Andrew Solomon on Forging Meaning and Building Identity

Your identity is made up of both “vertical” and “horizontal” elements.

Psychologist and best-seller author Andrew Solomon faced severe bullying growing up because of his dyslexia and homosexuality, leading him on a lifelong exploration of identity and meaning.  He divides our identity into two categories – “vertical identity,” which are aspects inherited from parents, and “horizontal identity,” which includes traits that are different from family.  Vertical identities are usually seen as acceptable, while horizontal ones are often treated as flaws; i.e., “black sheep” traits.

But it was Solomon’s horizontal identity that helped him forge a meaningful life.  Here are some insights from his 2014 TED Talk on how your horizontal identity can be used to “forge meaning and build identity”:

Start With a Personal Narrative of Triumph

All your experiences need to be incorporated into a “core narrative of triumph.”  You must see yourself as on ongoing, valuable work of art.  “Endurance can be the entryway to forging meaning,” says Solomon.  Without an enduring core narrative, negative experiences are left uninterpreted them and can become the defining narrative of your life.

Solomon says, after you’ve forged meaning (taken a positive lesson from a negative experience), you need to incorporate that meaning into a new identity.  You need to take the traumas and make them part of who you’ve come to be, and “you need to fold the worst events of your life into a narrative of triumph, evincing a better self in response to things that hurt.”

Accept the Death/Loss of Part of Yourself 

Crucial to forging meaning and building identity is letting go of negative associations that do not align with your personal narrative; these usually come with horizontal identities—personality traits, beliefs, or practices that differ from your parents or family.  But in order to forge ahead with meaning, we must accept the sense of loss that comes with leaving behind the “old self.”  You cannot fall into the trap of the comfort of the familiar, especially when the comfort is a detriment.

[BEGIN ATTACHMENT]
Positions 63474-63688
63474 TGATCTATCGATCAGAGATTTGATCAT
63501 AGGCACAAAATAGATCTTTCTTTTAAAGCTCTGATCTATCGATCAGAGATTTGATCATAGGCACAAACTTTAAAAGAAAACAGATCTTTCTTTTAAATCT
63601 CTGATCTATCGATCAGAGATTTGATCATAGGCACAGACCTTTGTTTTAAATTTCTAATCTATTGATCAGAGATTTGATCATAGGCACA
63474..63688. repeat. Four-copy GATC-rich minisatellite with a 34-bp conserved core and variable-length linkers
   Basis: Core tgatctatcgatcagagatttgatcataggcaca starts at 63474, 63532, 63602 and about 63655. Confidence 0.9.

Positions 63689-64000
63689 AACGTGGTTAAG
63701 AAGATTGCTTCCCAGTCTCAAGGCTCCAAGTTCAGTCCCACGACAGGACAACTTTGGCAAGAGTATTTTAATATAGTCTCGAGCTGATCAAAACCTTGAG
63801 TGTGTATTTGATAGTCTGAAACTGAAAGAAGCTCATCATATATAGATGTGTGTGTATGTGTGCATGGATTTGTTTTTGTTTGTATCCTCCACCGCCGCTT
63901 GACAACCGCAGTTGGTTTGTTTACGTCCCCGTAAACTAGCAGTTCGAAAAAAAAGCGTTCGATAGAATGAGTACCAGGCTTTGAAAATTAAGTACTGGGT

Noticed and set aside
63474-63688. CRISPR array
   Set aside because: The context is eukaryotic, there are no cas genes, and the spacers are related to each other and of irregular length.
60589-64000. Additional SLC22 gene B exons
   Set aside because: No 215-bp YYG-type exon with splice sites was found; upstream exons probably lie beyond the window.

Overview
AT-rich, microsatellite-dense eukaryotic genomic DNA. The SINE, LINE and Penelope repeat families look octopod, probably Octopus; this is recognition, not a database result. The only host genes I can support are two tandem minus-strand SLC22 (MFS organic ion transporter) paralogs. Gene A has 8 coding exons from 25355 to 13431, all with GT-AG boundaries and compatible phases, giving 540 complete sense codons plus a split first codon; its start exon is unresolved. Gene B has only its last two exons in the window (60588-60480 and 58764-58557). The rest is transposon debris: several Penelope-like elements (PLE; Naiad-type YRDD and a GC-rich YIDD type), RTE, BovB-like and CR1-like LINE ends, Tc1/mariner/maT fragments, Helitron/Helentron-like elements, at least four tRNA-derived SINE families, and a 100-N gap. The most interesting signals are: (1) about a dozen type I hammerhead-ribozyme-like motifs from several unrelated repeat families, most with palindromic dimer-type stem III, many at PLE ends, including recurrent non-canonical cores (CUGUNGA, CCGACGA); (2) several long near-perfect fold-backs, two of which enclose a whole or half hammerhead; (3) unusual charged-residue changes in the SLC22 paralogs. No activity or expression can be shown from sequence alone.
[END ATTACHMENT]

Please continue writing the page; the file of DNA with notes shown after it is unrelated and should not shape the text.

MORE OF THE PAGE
Do Not be Defined by Your Experiences, but Define Your Experiences

“We don’t seek the painful experiences that hew our identities, but we seek our identities in the wake of painful experiences,” says Solomon.  Letting your experience define you means being passive, in the passenger seat; defining your experience means being in the driver seat.

Ultimately, you have control over how you’re affected by an experience.  You must continually remind yourselves of the mental switch you’ve made and continually sift painful experiences into your personal narrative of triumph.  Solomon admits that life would have been easier if he were straight, but “I would not be me.”

Solomon realized he was indebted even to his childhood bullies, not because they were a gift but because they propelled him to find the gift of his own meaning.  “Forging” by definition includes fire—something undeniably painful.  But “if you banish the dragons,” says Solomon, “you banish the heroes.”

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